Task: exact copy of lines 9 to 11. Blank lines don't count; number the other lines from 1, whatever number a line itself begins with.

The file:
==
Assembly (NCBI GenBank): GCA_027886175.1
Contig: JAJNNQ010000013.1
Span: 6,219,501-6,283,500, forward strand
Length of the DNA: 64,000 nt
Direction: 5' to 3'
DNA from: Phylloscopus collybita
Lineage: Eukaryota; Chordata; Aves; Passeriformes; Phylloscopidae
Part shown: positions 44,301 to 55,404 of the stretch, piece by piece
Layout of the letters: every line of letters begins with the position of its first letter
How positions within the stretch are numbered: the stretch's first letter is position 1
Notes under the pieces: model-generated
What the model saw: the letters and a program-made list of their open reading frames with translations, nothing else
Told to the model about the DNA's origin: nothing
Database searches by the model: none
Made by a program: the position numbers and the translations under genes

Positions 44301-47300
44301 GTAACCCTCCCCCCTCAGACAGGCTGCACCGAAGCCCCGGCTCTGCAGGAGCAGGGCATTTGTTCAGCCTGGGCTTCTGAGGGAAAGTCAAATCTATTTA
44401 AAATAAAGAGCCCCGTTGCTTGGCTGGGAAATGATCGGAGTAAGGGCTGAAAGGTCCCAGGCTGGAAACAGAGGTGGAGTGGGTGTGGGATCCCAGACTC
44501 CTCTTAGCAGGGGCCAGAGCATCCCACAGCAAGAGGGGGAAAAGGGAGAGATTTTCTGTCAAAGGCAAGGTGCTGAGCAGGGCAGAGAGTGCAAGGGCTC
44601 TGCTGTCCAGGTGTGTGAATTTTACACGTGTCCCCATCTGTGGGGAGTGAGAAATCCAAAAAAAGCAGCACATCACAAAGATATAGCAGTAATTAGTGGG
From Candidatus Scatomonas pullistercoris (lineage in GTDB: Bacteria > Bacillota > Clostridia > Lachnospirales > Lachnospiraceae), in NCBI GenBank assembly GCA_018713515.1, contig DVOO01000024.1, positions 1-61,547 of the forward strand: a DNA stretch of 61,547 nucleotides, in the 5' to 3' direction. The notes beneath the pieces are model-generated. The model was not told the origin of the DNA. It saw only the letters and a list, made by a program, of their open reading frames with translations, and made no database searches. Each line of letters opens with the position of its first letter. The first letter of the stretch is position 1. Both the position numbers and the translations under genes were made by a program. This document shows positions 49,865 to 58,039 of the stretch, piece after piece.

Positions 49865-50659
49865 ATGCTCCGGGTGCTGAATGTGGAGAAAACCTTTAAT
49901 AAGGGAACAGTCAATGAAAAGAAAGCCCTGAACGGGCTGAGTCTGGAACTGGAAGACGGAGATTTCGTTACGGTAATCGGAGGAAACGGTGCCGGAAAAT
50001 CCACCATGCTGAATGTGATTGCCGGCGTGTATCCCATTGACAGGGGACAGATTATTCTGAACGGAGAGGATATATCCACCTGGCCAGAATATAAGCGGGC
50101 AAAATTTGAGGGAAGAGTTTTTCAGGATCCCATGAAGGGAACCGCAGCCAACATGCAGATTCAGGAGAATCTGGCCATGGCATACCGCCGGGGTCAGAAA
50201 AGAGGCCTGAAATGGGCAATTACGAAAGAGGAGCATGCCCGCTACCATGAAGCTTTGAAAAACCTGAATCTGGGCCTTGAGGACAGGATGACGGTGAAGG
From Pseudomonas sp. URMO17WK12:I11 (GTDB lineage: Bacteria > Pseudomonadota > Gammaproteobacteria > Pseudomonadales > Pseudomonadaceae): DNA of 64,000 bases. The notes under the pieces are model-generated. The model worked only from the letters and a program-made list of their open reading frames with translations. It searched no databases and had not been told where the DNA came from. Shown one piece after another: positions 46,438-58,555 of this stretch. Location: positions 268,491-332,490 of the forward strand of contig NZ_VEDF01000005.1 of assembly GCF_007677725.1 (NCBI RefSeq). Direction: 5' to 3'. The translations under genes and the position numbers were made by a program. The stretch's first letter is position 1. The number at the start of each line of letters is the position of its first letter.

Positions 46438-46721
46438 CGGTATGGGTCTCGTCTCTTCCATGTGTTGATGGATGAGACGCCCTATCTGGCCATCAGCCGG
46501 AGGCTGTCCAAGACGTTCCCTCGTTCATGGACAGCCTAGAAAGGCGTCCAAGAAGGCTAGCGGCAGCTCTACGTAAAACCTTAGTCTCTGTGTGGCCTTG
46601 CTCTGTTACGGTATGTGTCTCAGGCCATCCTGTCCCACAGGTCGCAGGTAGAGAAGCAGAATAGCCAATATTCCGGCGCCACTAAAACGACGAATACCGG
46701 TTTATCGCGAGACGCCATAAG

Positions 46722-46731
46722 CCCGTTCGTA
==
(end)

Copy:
Layout of the letters: every line of letters begins with the position of its first letter
How positions within the stretch are numbered: the stretch's first letter is position 1
Notes under the pieces: model-generated